Wednesday, February 29, 2012

Tutius Ut Possit Figi

Here is today's emblem and distich by Gabriel Rollenhagen, Book 1.60, with an English rendering by George Wither. The dolphin is the friendly fish that helps men at sea; the dolphin's speed is a paradoxical complement to the anchor's steadiness, as Wither explains in the opening lines of his poem to accompany this emblem:
Ovr Elders, when their meaning was to shew
A native-speedinesse (in Emblem wise)
The picture of a Dolphin-Fish they drew;
Which, through the waters, with great swiftnesse, flies
An Anchor, they did figure, to declare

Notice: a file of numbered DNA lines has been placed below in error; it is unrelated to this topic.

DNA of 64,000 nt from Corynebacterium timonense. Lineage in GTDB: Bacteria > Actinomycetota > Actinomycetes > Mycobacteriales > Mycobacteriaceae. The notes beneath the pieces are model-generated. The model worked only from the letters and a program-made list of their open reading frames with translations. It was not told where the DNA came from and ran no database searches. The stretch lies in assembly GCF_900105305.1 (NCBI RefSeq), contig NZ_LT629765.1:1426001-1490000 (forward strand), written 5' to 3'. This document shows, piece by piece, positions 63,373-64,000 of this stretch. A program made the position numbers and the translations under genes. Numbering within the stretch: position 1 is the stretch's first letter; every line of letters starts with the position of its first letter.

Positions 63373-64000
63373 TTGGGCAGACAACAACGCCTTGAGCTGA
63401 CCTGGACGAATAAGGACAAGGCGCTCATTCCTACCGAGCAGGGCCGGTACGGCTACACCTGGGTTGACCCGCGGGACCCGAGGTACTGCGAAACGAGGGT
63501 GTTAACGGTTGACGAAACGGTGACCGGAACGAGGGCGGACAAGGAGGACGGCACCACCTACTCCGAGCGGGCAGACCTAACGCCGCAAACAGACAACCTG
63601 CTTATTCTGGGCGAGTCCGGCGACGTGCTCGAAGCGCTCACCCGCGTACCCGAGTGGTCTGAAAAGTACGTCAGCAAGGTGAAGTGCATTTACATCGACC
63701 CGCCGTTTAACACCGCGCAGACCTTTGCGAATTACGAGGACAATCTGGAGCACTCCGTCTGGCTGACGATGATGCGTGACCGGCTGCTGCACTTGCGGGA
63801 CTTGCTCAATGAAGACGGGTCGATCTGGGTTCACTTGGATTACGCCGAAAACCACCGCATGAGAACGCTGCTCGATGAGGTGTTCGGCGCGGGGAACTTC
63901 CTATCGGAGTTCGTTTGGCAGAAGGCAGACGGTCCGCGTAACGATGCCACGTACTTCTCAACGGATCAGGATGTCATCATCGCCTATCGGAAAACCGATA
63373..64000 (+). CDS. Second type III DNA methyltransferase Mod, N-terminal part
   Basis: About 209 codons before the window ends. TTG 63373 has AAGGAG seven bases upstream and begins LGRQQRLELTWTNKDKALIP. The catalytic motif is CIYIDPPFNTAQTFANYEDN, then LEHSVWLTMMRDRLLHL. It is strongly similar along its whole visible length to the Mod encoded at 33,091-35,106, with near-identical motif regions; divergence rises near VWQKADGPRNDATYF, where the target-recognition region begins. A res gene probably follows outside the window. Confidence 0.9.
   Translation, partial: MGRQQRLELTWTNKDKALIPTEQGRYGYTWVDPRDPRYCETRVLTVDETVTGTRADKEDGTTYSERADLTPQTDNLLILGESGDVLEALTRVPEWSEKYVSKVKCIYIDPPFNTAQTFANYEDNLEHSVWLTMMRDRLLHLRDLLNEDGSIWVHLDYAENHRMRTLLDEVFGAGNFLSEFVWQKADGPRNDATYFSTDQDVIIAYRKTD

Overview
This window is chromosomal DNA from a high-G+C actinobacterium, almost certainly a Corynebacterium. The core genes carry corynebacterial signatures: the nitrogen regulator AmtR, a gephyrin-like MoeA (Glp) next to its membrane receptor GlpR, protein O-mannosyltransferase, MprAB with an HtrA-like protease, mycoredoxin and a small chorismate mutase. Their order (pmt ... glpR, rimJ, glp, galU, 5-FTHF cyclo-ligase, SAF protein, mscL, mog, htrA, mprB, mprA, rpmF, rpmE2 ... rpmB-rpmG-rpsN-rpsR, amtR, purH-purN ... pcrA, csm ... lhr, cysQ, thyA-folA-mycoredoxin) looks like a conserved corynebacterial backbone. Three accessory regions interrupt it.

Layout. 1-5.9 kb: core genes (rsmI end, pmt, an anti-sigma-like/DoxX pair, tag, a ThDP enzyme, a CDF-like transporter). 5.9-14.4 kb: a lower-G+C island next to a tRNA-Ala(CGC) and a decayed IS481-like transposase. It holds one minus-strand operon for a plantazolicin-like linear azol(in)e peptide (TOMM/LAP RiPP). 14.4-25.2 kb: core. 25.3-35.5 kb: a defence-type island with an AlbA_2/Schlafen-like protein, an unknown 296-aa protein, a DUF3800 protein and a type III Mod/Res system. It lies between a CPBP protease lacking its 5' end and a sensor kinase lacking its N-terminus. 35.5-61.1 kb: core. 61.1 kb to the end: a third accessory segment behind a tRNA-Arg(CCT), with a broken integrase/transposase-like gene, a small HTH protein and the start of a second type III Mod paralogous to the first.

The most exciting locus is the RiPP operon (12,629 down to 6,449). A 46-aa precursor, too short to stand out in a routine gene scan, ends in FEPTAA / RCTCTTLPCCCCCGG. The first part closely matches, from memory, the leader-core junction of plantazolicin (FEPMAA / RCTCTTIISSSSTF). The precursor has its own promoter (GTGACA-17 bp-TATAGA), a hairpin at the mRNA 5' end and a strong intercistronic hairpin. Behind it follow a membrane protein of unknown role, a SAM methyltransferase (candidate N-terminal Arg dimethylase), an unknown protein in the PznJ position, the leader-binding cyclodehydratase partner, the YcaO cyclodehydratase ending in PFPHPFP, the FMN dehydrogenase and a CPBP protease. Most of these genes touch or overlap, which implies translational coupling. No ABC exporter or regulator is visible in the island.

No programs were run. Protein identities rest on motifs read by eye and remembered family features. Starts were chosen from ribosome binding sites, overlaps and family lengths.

Hope, stayednesse, or a grave-deliberation:
And therefore when those two, united are,
It giveth us a two-fold Intimation.
You might notice the similarity to the famous emblem of the Aldine Press, with its motto of Festina lente.

Tutius Ut Possit Figi
Tutius ut possit figi maris anchora fundo,
Adiuvat humanam piscis amicus opem.

If Safely, thou desire to goe
Bee nor too swift, nor overslow.

Here is the vocabulary:

tutus - safe, protected
ut - so, so that, in order to
possum - can, be able
figo - fasten, fix, establish
mare - sea
anchora - anchor
fundus - bottom, lower part
adiuvo - help, aid
humanus - human (adj.)
piscis - fish
amicus - friendly, friend
ops - power, help, might